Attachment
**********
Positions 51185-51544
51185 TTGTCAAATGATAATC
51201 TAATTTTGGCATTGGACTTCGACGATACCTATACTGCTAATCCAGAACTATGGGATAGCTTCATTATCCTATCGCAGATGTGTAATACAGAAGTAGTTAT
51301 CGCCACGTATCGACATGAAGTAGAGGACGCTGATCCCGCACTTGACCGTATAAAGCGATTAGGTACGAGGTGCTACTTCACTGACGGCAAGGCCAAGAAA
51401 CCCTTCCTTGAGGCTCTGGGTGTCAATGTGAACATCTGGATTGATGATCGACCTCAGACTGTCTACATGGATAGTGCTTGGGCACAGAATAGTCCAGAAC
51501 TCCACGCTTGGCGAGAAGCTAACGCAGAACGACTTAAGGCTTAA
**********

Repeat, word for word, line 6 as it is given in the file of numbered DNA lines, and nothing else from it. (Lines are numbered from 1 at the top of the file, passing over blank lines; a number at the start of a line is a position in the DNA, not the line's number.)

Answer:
51501 TCCACGCTTGGCGAGAAGCTAACGCAGAACGACTTAAGGCTTAA